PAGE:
Cornerstone of Saints Peter and Paul Russian Orthodox Church

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FORMULATING A COHERENT RESPONSE TO ARRL RM 11708 / FCC DOCKET 16-239 NPRM

FORMULATING A COHERENT RESPONSE TO ARRL RM 11708 / FCC DOCKET 16-239 NPRM

Background on ARRL Petition RM 11708 / FCC Docket 16-239 NPRM

In November, 2013, the ARRL filed a Symbol Rate Petition with the FCC, requesting that a maximum bandwidth of 2.8 kHz be established for all data emissions below 29.7 MHz.  The FCC assigned RM (Rulemaking) number 11708 to this petition and subsequently requested comments from the public.  From March 2014 to present (Sep 2016), 80% of the amateur radio operators who have sent comments to the FCC on this RM have expressed opposition to RM 11708.  You can view comments that have been posted to the FCC regarding the ARRL’s petition RM 11708 here.  

The FCC issued Docket 16-239 NPRM (July, 2016) in response to ARRL’s RM 11708.  NPRM stands for Notice of Proposed Rulemaking.  The FCC is currently requesting comments on its soon-to-be-enacted Docket 16-239 NPRM , but anyone interested in filing a comment on RM 11708 / Docket 16-239 NPRM must do so prior to the Oct 11, 2016 filing deadline.  Of the approximately 100 comments that have been filed with the FCC to date, 89% of those responding  have expressed opposition to Docket 16-239 NPRM.  The majority of amateur radio operators who responded to this NPRM cited the need for a bandwidth limit in the RTTY/data subbands in order to protect the narrow band modes from unlimited bandwidth  transmissions.   You can view comments that have been posted to the FCC regarding Docket  16-239 NPRM here.

The Issues

In RM 11708 / Docket 16-239 NPRM, the FCC is requesting comments on two issues relating to data communications:

  1. Should the 300 baud limit be eliminated, thereby removing all limitations on baud rate?
  2. Should there be any bandwidth limit for RTTY and data emissions in the MF and HF bands?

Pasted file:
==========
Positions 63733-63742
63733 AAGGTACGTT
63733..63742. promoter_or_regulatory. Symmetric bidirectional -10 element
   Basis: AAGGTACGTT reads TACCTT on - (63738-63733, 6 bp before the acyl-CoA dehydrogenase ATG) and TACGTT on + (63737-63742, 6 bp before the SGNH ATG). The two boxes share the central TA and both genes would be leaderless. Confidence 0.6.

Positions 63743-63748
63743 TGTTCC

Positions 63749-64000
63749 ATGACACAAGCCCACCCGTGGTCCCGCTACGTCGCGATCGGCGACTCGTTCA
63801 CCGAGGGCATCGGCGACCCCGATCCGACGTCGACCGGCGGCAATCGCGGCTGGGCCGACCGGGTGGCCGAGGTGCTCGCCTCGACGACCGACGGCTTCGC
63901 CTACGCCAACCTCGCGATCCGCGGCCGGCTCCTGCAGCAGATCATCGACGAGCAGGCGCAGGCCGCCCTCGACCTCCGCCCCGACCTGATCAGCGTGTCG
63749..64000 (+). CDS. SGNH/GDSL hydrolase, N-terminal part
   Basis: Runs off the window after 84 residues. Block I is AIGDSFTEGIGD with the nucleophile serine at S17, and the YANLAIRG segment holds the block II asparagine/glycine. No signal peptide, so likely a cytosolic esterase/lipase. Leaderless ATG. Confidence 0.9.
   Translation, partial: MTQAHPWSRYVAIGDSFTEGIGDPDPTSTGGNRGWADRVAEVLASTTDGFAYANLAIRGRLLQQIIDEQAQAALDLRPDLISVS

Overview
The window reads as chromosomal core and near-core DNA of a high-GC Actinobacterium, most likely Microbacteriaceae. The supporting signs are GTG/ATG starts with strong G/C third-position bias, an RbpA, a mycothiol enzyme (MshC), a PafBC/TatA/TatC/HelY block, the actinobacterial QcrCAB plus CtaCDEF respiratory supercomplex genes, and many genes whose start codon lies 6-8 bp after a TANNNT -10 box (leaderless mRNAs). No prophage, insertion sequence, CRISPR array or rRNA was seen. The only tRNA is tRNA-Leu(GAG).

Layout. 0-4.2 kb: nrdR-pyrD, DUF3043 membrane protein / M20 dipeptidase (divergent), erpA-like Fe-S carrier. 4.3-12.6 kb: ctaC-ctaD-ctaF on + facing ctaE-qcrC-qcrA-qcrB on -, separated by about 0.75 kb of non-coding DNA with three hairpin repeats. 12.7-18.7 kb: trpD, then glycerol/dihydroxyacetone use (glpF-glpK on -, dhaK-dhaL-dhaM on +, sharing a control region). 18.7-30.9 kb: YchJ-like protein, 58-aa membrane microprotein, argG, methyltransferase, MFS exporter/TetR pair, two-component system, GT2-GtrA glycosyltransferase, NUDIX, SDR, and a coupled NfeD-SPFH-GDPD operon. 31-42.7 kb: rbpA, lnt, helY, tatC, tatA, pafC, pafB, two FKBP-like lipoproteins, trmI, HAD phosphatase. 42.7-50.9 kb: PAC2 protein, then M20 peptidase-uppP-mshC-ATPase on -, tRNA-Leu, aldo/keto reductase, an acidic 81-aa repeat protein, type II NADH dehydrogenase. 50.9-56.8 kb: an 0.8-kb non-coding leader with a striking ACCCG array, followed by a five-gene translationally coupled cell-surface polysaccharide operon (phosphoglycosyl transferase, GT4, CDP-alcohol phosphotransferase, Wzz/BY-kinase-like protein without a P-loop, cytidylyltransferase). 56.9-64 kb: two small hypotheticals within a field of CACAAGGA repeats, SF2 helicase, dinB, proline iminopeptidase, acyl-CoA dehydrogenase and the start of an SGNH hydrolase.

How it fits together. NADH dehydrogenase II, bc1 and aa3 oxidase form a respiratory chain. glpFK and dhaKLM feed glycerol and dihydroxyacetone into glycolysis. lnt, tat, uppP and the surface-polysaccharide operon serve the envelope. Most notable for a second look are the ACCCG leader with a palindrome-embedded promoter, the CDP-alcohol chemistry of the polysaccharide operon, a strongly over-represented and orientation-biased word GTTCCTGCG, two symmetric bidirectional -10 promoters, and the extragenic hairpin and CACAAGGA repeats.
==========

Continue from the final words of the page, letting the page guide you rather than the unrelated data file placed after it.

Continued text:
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Why Should CW/RTTY Ops Care About ARRL RM 11708 / FCC Docket 16-239 NPRM?

Why Should CW/RTTY Ops Care About ARRL RM 11708 / FCC Docket 16-239 NPRM?

The FCC has recently announced a Notice of Proposed Rule Making, RM 11708 / Docket 16-239 NPRM, which will have significant implications for those amateur radio operators who enjoy CW and RTTY modes. The impetus for this proposed new rule was a petition from ARRL (2013) that all RTTY and data transmissions below 29.7 MHz be limited to a maximum bandwidth of 2.8 kHz.

In their response to ARRL’s petition, FCC has stated that,

“We decline, however, to propose to add a 2.8 kilohertz bandwidth limitation for RTTY and data emissions in the MF/HF bands as requested by the ARRL Petition.”

FCC further states that,

“We tentatively agree that a baud rate restriction has become unnecessary due to advances in modulation techniques, and no longer serves a useful purpose. Our rules do not impose a symbol rate limit on data emissions in any other amateur bands or in any other radio service. In addition, removing the baud rate restriction could encourage individuals to more fully utilize the amateur service in experimentation and could promote innovation, more efficient use of the radio spectrum currently allocated to the amateur service, and the ability of the amateur service to support public safety efforts in the event of an emergency…”

What does this mean for CW and RTTY operators?

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WQ4RP Lightning Protection System

WQ4RP Lightning Protection System

Having witnessed firsthand what lightning can do to a completely unprotected station, I decided to do things differently when the time came to rebuild the Excalibur Site.

The following photo is from a lightning strike that entered the shack five years ago via a balanced feedline.  There was no grounding system in place, so the lightning energy flowed through a wall stud and an ARRL Antenna Handbook on the book shelf on its way to ground.  The wall stud burned almost completely through, and the thick handbook was turned to fine ash.  The building was subsequently dismantled.

lightning strike at AA4XX radio shack turns ARRL Antenna Handbook into powdery ash

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WQ4RP Shack Gets a New Floor

WQ4RP Shack Gets a New Floor

Many hours were spent deciding on which type of flooring would be best suited for the WQ4RP remote radio shack.

In the end, southern yellow pine 1″x 6″ lumber won out, as this is the same type of flooring I installed in my log home almost forty years ago, and I knew this type of flooring would send the message that you are now entering a special place.

The pine boards were installed over a red vapor barrier.  The vapor barrier limits the amount of moisture that can migrate into the shack from the ground.  The pine boards were just a few inches longer than the 12′ length of the building, so with a little trimming the installation went quickly.  This is not tongue and groove– I simply selected the straightest boards I could find at my local Home Depot Lumber Department and arranged the boards for minimal gapping.  This method worked out very well.

Excalibur SYP Flooring